Mt. Root Sangha Readings
Who Is Meditating?
Narayan Liebenson Grady
In the Bahiya Sutra the Buddha says, “You should train yourself thus: Whenever you see a form, simply see; whenever you hear a sound, simply hear; whenever you taste a flavor, simply taste; whenever you feel a sensation, simply feel; whenever a thought arises, let it just be a thought. Then ‘you’ will not exist; whenever ‘you’ do not exist, you will not be found in this world, another world, or in between. That is the end of suffering.”
Remember that everything the Buddha taught had to do with suffering and the end of suffering. His teaching was not so much a philosophy as a practical path leading to the end of sorrow and lamentation.
Our practice is to investigate the nature of reality in such a way as to bring inner freedom. The key is to let go of clinging, clinging to thoughts or experiences; and clinging to the sense that these thoughts or experiences are happening to an inherently existing solid self. We see that what we call the self is empty of intrinsic reality and that identifying with anything as being me, mine, or myself is dukkha, suffering. The meditating mind is also empty of inherent existence.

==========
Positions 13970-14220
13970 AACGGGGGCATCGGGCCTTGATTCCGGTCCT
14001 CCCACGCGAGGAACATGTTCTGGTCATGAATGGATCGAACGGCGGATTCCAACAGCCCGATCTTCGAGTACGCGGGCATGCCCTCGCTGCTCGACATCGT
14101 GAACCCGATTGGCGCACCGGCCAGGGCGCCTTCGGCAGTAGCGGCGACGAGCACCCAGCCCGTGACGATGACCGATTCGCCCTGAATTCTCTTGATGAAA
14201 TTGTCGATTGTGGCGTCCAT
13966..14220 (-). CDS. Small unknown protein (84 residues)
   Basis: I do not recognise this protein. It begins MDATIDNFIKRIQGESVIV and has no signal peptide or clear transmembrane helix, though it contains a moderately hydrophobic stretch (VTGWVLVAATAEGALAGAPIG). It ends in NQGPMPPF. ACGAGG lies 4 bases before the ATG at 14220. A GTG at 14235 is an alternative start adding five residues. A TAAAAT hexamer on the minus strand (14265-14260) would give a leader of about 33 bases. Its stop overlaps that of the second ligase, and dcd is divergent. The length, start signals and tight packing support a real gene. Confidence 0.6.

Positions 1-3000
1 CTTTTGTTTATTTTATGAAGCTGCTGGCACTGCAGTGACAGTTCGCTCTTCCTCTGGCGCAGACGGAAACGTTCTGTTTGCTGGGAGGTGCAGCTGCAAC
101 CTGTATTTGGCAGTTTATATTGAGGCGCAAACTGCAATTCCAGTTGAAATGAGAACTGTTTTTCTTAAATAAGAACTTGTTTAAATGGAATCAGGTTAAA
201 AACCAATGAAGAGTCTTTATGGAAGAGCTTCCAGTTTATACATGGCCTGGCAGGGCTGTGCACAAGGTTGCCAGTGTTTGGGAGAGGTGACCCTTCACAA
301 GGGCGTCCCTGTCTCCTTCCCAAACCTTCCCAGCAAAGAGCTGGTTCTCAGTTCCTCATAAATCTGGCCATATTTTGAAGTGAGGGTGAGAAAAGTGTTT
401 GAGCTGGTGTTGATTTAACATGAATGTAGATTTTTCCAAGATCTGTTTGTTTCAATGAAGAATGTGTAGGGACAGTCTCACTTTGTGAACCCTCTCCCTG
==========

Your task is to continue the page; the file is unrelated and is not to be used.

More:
What we call ‘mind’ is not a single thing. Sometimes we mean it as the activities of mind: thoughts, intentions, perceptions, mental states. Other times we mean consciousness or awareness. In a way, there are many minds, not just one. Sometimes when we meditate the observer appears to be real and we create a sense of self out of the observer. At some point, however, we become curious about the observer and turn our attention to the observer itself. In giving attention to the observer, the observer dissolves into ungraspable spaciousness. One might say this is who we actually are, but claiming this spaciousness as me or mine is not quite true.
There is a Burmese saying, “You are not meditating, meditation is meditating.” Earnest investigation leads to a nonverbal understanding of the empty nature of all things. The expressions of this realization of emptiness are joy, ease, compassion, and inner freedom. When we question who or what is meditating, it is well worth asking. An authentic answer only comes from continuing to silently contemplate.